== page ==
Mandira Bedi Speaks On What Prompted Her To Write A Book
Actor, anchor and fitness icon Mandira Bedi wears many hats and is in the habit of reinventing herself constantly. As a part of that process, the 47-year-old has now come out with a book Happy For No Reason, co-written with Satyadev Barman. At SheThePeople’s Women Writers Fest in Mumbai, Bedi was in conversation with author and SheThePeople.TV’s Ideas Editor Kiran Manral. They spoke about her journey to not just being fit, but also developing an intent to be happy in her life, and then channelling this experience and much more in her book. Mandira said that the aim behind writing this book was to inspire people. “If someone could get even a slight bit of inspiration to want to do better, be better, get fitter, it is a step in the right direction,” she said.
When I got my co-writer on-board, I said I wanted to talk about things that have changed me, that have contributed to my mental health, things that I have worked on and things that have gotten me to this place.
The actor said that initially, her book was to be about fitness since she is known for her dedication to staying fit. However, her commissioning editor had decided that the title of the book is going to be Happy For No Reason because that is what Mandira’s bio is on Instagram. Bedi said, “When you are talking about happiness it can’t be just physical, it can’t just be about exercise and fitness. Over the years, even though exercise and fitness have become a very important part of my life and have helped me a great deal with my mental and emotional stability, I have worked a lot on myself otherwise as well. So we decided to broad-base it a little more,” further adding, “When I got my co-writer on-board, I said I wanted to talk about things that have changed me, that have contributed to my mental health, things that I have worked on and things that have gotten me to this place. Now I can’t say ‘I am happy for no reason,’ it is an intent that I put out every day, it is a place I want to be at.”
Calling herself a work in progress Bedi said that she has lived pretty much her entire life operating from a space where she felt she wasn’t good enough. She discovered self-love only in her forties and realised that it is never too late for anything in life, and that is how her book starts. Self-love and acceptance thus form a big part of her book, along with gratitude.
Mandira also revealed that she had dealt with a lot of anger and negativity, with the people closest to her; her mother and husband, on the receiving end of it. “I have had a lot of anger issues and I worked really hard on them. I underwent hypnotherapy for my anger and that has helped me a great deal. (In the book) I have talked about how much therapy I have gone for,” adding that she felt the need to speak to somebody who was objective and could give her some solid guidance. “I have gone for classic therapy, spiritual therapy, hypnotherapy, but hey, whatever works for you, just go to therapy if you need it.”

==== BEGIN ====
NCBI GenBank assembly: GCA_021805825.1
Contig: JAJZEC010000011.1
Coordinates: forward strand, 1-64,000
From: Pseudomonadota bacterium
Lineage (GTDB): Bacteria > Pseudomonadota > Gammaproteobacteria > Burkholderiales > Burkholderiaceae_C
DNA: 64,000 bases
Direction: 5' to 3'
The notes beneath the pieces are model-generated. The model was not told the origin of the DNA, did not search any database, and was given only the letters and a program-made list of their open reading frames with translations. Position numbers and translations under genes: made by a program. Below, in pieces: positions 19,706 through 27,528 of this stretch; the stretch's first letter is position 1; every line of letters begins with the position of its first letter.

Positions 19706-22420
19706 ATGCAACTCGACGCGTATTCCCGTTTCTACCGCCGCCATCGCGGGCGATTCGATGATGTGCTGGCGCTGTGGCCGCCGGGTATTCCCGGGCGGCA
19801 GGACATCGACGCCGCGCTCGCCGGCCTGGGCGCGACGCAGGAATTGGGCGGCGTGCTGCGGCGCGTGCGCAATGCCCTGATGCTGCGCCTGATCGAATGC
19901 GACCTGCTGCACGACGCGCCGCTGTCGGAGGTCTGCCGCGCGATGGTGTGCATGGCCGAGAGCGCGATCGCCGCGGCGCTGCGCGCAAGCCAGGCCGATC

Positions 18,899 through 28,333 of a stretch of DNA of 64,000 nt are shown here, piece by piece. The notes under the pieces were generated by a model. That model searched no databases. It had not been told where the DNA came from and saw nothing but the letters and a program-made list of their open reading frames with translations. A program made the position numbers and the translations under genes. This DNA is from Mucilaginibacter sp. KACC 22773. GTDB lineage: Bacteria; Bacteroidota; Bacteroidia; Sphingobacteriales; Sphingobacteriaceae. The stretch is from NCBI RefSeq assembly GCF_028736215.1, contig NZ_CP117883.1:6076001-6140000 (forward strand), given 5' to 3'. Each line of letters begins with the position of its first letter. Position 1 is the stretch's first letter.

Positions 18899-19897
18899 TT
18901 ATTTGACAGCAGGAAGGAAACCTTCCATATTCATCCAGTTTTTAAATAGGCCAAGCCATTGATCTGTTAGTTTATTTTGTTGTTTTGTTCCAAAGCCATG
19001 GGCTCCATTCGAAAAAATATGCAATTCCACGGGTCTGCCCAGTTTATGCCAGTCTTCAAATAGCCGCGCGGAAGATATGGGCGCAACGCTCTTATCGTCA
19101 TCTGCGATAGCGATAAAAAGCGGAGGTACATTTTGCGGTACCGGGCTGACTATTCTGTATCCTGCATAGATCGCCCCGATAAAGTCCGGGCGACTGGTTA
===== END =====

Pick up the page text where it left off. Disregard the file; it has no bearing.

Just because you are going to the gym doesn’t mean that you can go home and have two scoops of ice-cream or a slice of cake because you can’t beat what you eat, it is 70 percent food and 30 percent exercise.
Being a celebrity in the age of paparazzi and social media isn’t easy as often people in the limelight have to court controversies which are unnecessary. Even Bedi isn’t a stranger to this, a tattoo on her back incurred her much wrath. “I had a tattoo that said Ek Omkar, which is the first utterance of our Guru Granth Sahib; Ek Omkar Satnam, which means there is one God, God is one. When I got this tattoo, I wanted to have something which I could still feel connected to ten or fifteen years along the way. I got it in 2004. In 2007, I was covering the World Cup and India was out within the first week of the tournament. And because the Indian team was out of focus, they decided to focus on me and that’s when they brought it up. There were effigies of mine being burnt in Punjab because I had an Ek Omkar tattoo, not on a place that was disrespectful, it wasn’t on my foot, or hip or my stomach, it was on my back. I looked at it as a protection and it was such a beautiful thought,” adding that people still called it disrespectful. Eventually, after a case was filed against her, Mandira got tired and had it covered up.
Mandira is known to be a fitness enthusiast, she said she initially got into shape because she had to participate in the reality show Fear Factor: Khatron Ke Khiladi in 2008. Realising that she was perhaps the oldest of the contestants, she worked on her fitness in a short duration of one month to be a strong contender. While Mandira didn’t win the show, fitness is now a way of life for her. “It got me into that space of fitness and wellness and eating well,” opining that you cannot beat what you eat. “Just because you are going to the gym doesn’t mean that you can go home and have two scoops of ice-cream or a slice of cake because you can’t beat what you eat, it is 70 percent food and 30 percent exercise. Maybe if you really train hard you can change that to 60: 40, but food is still the most important, you gotta zip your mouth a little bit.”